Some people tend to be a little intimidated by Paul—as if he’s the perfect Christian who sits high on his holy mountain preaching complex theology for like-minded deep thinkers. But sections of his letters like this in chapter three, verses 19-30, give us a glimpse into a personable side of Paul
There are a million things we can complain about right now. Life doesn’t look the way it once did. As I write this, the country faces a pandemic. Racial tensions are high. Protesting and violence plague our major cities. Churches are closed. And it’s an extra contentious election year!
Do you remember the first time you had a substitute teacher? You came to school thinking you were going to be a good boy or girl only to find Mr. What’s His Face or Mrs. What’s Her Name standing before the class. Your age usually determines your reaction to this.
When I was a kid, I would wrestle my uncle Dave. I would try with all my might to pin him, but he would just tie me up like a pretzel, yell “Pretzel”, and then shout, “Say Uncle!” Uncle Dave wanted me to submit. He wanted me to stop fighting. Typically, we submit when we can’t fight any more, when all our strength is gone, when we realize we’re fighting a losing battle. Isn’t it all the more amazing to think that Jesus, all-powerful Jesus, submitted himself.
Jesus emptied himself. That may sound a little strange to us. I suppose we may speak of an athlete who “left it all on the field” or after a busy day, we may say, “I feel drained.” But Jesus emptied himself in a way unlike anything you or I have ever done. Christ existed in the majestic “form of God” from all eternity. He has always shared in the glory of God. In his high-priestly prayer on the eve of his death, Jesus prayed: “And now, Father, glorify me in your own presence with the glory that I had with you before the world existed” (John 17:5).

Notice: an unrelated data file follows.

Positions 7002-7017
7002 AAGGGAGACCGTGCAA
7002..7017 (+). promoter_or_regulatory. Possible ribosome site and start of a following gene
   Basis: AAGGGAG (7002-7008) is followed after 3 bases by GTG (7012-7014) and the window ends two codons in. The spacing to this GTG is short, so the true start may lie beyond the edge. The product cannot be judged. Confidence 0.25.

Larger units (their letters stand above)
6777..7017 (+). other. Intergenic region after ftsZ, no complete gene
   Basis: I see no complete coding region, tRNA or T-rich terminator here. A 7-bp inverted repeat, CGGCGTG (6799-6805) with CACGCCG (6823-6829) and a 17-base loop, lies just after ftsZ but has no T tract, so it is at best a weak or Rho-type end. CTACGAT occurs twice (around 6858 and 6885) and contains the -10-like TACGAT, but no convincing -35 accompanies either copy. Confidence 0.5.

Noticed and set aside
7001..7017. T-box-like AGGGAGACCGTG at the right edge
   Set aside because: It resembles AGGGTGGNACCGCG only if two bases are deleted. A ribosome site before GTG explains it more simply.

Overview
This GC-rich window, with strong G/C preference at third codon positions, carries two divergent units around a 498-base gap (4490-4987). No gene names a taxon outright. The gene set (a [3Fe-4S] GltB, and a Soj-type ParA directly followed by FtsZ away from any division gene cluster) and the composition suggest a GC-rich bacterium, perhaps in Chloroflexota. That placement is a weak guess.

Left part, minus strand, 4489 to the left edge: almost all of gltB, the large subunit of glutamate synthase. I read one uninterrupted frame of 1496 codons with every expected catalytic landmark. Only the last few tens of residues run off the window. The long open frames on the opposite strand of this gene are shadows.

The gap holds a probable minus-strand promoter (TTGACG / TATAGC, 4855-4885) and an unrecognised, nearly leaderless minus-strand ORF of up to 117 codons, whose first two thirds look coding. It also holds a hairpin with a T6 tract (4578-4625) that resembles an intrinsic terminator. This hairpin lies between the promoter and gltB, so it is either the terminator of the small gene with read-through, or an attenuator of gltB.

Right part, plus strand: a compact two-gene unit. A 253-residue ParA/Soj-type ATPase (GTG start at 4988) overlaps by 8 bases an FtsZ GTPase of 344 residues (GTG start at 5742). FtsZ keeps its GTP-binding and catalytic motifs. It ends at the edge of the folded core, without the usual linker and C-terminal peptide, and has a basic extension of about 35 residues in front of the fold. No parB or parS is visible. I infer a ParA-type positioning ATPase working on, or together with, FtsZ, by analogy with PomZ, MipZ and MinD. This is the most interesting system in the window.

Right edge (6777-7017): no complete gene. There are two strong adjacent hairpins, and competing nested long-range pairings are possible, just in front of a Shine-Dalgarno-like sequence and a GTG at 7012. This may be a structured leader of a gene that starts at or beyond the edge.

When Melissa and I were married nearly twenty years ago, Philippians 2:1-4 was part of our wedding vows. Not exactly traditional, but we considered it the “something new” part of “something old, something new, something borrowed, something blue” deal.
Lately I’ve been receiving text messages letting me know I have a gift that needs to be picked up at the post office. Sounds good to me! The only problem is this gift doesn’t really exist. The message is malarky; the gift is a scam! Someone just wants me to click on a link to capture my personal information. It’s a gift all right. It’s a box of rocks, a lump of coal, a rice cake. In his letter, Paul told the Philippians of a very real gift they would be receiving. To be honest, I’m not sure I would have wanted it.
You haven’t met Kenny, but you should. He is my mom’s cousin and my dad’s life-long friend. Growing up, if you were to ask me to describe Kenny, I would say that Kenny is funny, loud, and not always a fan of social norms. Competition came naturally to him whether on a basketball court or a baseball diamond. Even on the golf course, a true gentlemen’s game, his competitive nature would get the best of him.
I took my daughter out for a milkshake the other day. I asked her what flavor she wanted and laid out the options: Chocolate. Vanilla. Strawberry. Cookies ‘n Cream. Then I immediately removed vanilla from the list because that’s boring. Sorry, vanilla lovers. Truth hurts.
Have I mentioned that the Apostle Paul wrote Philippians in prison? It wasn’t a white-collar crime he committed. He didn’t get mixed up with the wrong crowd. He didn’t have what was coming to him. He didn’t stumble into a science project in his basement and realize there was money to be made. His only crime was that he met Jesus, and his life was changed. Apparently, he couldn’t get over telling the story.